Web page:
Mr. Marketing: Six? Eight? Should we really care?
By Rob Weinberg
How does this business card strike you?
— Molly Webber, Rancho Bernardo
You get one chance to make a first impression, right?
The card you submitted is actually quite attractive, with two colors, bold striping, nice design, attractive fonts, and quality paper. With your branch offices and tag line published on the reverse side, this is a nice presentation of your firm’s branding.
My only concern: a discrepancy in your area codes (office – 619, fax – 819). Suspecting a typo, I found your fax number actually calls a car repair shop in Quebec, Ontario.
Your business card is arguably the one marketing item all your serious sales prospects will see. Failure to adequately proofread it before printing potentially imparts the impression that your organization is disorganized and weak on details.
Definitely not the feeling you want to leave someone with when you’re asking them to trust you with their future.
Regular readers know typographical errors are my pet peeve. I want to buy strawberries, not strawberry’s. Mistakes like this suggest to me that you’re lazy, ignorant, or both. And if you can’t spell, everything else you do will be suspect.
This probably explains why my bride gifted me with “The Great Typo Hunt” — a book about two guys traveling the country correcting typographical errors. I’m not finished yet, and unsure if they survive the exercise unscathed.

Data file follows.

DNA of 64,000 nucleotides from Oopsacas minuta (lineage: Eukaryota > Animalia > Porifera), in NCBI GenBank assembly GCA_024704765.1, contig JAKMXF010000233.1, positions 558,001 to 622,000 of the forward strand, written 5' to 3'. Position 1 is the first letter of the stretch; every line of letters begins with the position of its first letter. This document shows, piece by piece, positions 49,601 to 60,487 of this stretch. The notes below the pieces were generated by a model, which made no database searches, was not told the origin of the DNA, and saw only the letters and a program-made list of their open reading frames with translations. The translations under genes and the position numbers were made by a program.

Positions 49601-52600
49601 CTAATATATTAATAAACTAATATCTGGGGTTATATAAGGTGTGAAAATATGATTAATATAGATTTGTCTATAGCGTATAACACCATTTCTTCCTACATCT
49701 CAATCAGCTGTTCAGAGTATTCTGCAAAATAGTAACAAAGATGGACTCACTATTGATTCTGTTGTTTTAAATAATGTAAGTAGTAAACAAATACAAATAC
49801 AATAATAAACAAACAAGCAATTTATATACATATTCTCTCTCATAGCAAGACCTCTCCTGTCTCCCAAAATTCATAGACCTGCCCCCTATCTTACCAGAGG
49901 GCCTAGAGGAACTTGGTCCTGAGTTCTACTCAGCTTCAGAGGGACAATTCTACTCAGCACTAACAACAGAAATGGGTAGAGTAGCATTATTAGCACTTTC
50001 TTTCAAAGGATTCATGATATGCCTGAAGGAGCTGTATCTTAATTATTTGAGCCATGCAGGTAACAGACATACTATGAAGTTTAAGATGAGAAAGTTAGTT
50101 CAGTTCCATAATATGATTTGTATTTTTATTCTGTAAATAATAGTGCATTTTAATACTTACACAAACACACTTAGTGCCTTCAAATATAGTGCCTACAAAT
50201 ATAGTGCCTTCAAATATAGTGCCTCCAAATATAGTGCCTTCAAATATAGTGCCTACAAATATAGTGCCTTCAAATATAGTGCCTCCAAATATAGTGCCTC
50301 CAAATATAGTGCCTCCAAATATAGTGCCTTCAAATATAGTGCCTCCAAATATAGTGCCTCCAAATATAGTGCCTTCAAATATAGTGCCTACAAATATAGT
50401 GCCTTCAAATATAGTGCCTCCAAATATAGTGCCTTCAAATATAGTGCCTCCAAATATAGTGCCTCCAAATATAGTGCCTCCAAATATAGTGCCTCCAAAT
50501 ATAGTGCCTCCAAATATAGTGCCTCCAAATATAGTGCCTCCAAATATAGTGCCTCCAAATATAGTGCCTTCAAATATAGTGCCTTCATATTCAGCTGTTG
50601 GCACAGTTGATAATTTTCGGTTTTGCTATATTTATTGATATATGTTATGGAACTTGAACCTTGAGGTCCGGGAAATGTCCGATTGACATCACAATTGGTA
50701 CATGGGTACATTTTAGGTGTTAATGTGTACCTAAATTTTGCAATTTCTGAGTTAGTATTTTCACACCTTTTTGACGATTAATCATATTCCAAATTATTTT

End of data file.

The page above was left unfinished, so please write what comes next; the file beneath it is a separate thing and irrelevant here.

In my experience most people take umbrage when you point out their signage, websites, brochures, menus, etc. have misspellings. But their (to me) obvious mistakes hurt my brain.
It makes me question which is worse — marketers overlooking their errors…or so few of their customers even noticing the problems.
Regardless of the business you’re in, your image is critical and you’re only getting one shot to make that initial impression. Consistent use of the same font families and colors are going to combine with logos, taglines, and (hopefully) accurate contact information to create that image in the public mind before a word about you has been spoken.
Knowing this, I’d vote for taking an extra day and asking a third party to review your marketing materials before producing them.
Because as my father will tell you, printing without catching that mistake means you’re manufacturing instant garbage.
With that said, I wish you a week of profitable marketing.
Mr. Marketing hasn’t gotten beaten for correcting typos…yet. Send him your questions at www.askmrmarketing.com.
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